In true capitalist style Diego Rivera would have probably derided the way that the Museum of Modern Art, New York, has publicised and much capitalised on the recent protests and social unrest to unveil their much-anticipated exhibition, Diego Rivera: Murals for The Museum of Modern Art. To be clear, we’re not suggesting the museum planned the exhibition in light of the Wall Street Protests – we’re simply appreciating the social irony of the timing and the works contained in the murals. One of the underlying beliefs of Rivera’s paintings was that they were public works of art: they were created for the masses to educate and liberate their lives. Well, the masses have certainly responded in droves to see the latest Rivera exhibition – not only are tickets sold out for months, the popular lecture series that often accompany MoMA exhibitions are also sold out.

Since the subject of this post is the irony of the exhibition, why not feature a lecture (sold out) given by Jodi Roberts (PhD, ABD, Institute of Fine Arts, New York University), who is a specialist in 20th-century art from Latin America? Dr Roberts examines Rivera’s artwork at the intersection of radical politics and art making in the 1930s. As we’ve noted before, Rivera was only the second artist ever to have a monographic exhibition at MoMA, after Henri Matisse. Rivera was brought to New York six weeks before his five-week show started on December 22, 1931: this was done so he could paint his five portable murals, which he did with the assistance of two other painters. The works focused on Communism, class inequality, peasant martyrdom, revolution and Mexican subject matter and themes. After the opening Rivera was so overwhelmed with publicity that he created three more murals that looked at New York subjects directly; the themes were familiar, focusing on the social classes in the city and social problems during the Great Depression.

Perhaps the greatest revelation from the exhibition is that Rivera was, admittedly, a hard character to deal with, and served to exploit wealthy oil tycoons for his own fame. Ironic that a man so committed to Communist ideals would be in cahoots with the Rockefeller family, arguably scions of capitalism. Their collaboration dates back to 1927, when the Mexican Communist party sent Rivera to Moscow for Russian revolution’s 10th birthday celebrations. Alfred Barr, MoMA’s founding director, was also there, and the two agreed that they would try to rendezvous in New York, once MoMA was actually established, that is. But how could they actually get Rivera there, and fund his work? At the time Rivera was completing a fresco for the Russian Red Army High Command; his sketchbook for this and other drawings were sent to Abby Aldrich Rockefeller, both as a test for the MoMA retrospective and in a trade for funding the MoMA retrospective. Rivera was politically opposed to capitalism, but he sure enjoyed the sweet treats of it.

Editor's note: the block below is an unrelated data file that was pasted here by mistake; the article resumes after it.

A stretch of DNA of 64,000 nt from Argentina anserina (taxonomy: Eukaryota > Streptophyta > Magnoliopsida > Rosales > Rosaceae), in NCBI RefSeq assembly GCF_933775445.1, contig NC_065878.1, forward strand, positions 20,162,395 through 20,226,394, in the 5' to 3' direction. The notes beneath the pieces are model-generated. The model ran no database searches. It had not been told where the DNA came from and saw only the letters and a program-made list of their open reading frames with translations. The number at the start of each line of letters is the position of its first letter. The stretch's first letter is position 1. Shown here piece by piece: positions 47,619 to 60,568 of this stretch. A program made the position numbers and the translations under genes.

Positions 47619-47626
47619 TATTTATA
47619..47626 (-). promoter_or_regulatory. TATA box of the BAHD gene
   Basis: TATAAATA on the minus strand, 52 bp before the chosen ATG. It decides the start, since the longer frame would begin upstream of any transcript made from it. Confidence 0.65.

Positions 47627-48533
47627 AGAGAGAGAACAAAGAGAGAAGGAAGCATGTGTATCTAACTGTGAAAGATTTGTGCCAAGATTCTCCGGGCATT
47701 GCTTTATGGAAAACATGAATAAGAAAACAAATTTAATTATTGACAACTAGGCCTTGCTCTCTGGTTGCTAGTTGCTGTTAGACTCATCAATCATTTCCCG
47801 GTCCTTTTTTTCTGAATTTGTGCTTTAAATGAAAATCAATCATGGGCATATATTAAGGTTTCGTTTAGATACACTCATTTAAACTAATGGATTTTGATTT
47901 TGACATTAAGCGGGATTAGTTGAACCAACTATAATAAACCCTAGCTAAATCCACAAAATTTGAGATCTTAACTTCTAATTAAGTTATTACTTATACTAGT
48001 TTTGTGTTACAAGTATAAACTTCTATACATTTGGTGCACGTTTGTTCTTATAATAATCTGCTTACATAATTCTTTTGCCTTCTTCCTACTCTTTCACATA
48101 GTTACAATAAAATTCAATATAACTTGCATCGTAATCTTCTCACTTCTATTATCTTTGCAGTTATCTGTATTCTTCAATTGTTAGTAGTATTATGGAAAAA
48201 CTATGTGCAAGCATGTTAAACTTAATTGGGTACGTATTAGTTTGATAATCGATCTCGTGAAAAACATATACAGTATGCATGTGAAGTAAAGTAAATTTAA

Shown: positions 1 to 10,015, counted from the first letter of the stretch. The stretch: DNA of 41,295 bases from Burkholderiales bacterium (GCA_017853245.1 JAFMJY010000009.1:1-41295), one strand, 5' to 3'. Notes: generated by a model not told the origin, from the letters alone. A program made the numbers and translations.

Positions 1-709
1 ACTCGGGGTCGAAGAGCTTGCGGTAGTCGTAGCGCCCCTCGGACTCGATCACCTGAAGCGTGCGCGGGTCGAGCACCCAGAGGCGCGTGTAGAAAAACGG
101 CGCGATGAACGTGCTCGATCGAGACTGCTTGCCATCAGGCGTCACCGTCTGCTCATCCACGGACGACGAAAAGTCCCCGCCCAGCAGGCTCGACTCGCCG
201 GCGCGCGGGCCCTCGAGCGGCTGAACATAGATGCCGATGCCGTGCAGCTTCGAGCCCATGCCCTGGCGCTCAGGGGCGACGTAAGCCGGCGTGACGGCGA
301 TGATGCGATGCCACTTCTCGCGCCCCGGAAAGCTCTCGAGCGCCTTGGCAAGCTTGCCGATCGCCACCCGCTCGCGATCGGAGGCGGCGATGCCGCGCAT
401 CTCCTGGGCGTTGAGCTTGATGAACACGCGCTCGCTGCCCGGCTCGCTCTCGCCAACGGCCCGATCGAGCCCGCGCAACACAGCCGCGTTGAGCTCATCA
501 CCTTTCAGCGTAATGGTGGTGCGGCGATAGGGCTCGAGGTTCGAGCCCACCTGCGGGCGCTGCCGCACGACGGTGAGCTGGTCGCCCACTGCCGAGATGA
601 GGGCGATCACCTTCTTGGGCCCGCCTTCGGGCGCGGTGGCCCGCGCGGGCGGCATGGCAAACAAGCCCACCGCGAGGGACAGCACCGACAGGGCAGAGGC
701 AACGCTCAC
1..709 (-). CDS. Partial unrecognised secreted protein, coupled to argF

Curator of the current exhibition, Leah Dickerman, wrote in her lead essay that the Rockefellers were actually very comfortable with his politics and paintings, hence their acceptance to take on a large financial cost to have Rivera come to the States for the MoMA gig and to paint their own building’s mural. She argues in her catalogue essay that they have been misrepresented by history: it was not the Lenin image that caused offence at the later mural to be painted in their building’s lobby. Family friend and assistant on the project Lucienne Bloch is quoted as saying she was surprised at the family’s tolerance. “I expected some commotion about this new turn, but Frieda [Kahlo] tells me that Mrs Rockefeller visited him and climbed the scaffold to watch him work and said that it was the finest part of the mural yet. When I showed surprise, Frieda told me that Mrs R. has a radical taste.” The real problem, family friends and close sources maintained, was that Rivera had drawn a small portrait of John D. Rockefeller Jr with women and sipping cocktails, hidden in a propeller turbine. The Rockefellers were devout Christians and alcohol abstainers: the personal slight was too much and the Rockefellers showed Rivera who was the boss.